Greek Prime Minister Kyriakos Mitsotakis met on Monday with visiting European Commission Executive Vice-President Margrethe Vestager at Maximos Mansion, government headquarters, in Athens.
They discussed the upcoming formal end of Greece’s enhanced surveillance status and the progress achieved in several sectors in recent years, as well as protecting healthy competition, Europe’s energy and food supply security following Russia’s invasion of Ukraine, managing inflationary pressure currently affecting the entire EU, and progress in implementing Greece’s National Recovery and Resilience Plan “Greece 2.0”.
“What Greece has achieved in recent years is truly impressive,” Vestager, who is also commissioner for competition, said at the start of the meeting, adding that it is unfortunate that the multifaceted crisis of war, energy, inflation and climate does not allow the proper celebration that should follow the news of the enhanced surveillance’s end. She also spoke of how Greece’s turnaround was initially doubted by many, but the Greek government worked hard to achieve this, with the help of sacrifices by the Greek people.
On his part, Mitsotakis said that “every time this period comes around – end of June, start of July – we are reminded of what happened in 2015 and how close we came to total destruction.” He added that the price paid for the previous government’s choices was heavy but, as Vestager noted, Greek society proved remarkably resilient.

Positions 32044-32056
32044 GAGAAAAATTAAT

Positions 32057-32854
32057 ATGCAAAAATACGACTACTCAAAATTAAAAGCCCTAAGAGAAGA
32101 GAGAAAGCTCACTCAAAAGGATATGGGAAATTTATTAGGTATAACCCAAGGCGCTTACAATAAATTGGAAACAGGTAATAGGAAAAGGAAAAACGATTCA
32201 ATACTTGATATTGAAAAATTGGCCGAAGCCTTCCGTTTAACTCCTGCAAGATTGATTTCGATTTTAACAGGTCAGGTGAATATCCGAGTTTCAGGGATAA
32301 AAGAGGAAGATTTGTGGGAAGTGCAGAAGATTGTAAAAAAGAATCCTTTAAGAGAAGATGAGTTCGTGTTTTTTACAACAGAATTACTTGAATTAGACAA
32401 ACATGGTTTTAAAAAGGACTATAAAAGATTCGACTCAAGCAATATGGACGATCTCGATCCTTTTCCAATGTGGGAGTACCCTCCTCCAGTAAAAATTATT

“We also proved that it is possible to change from a low rate of development to a higher one, while taking care to have that development be inclusive, dealing with young people’s concerns that development is digitally smart and environmentally viable,” he noted. The government, he stressed, wants “development that will come from investments and innovation, not from consumption, fed by the debt, yet is fully aware that “anything we do at public intervention level must be evaluated within the framework of fiscal policy restrictions.”
Mitsotakis also briefed the EU official on the fast growth of the digital state, reforms introduced to modernize the legislative framework on competition, progress on the “Greece 2.0” programs, and Greece’s proposals on energy prices and on more efficient market operations.
The meeting between the two was attended by members of the PM’s office and his special advisor on energy issues.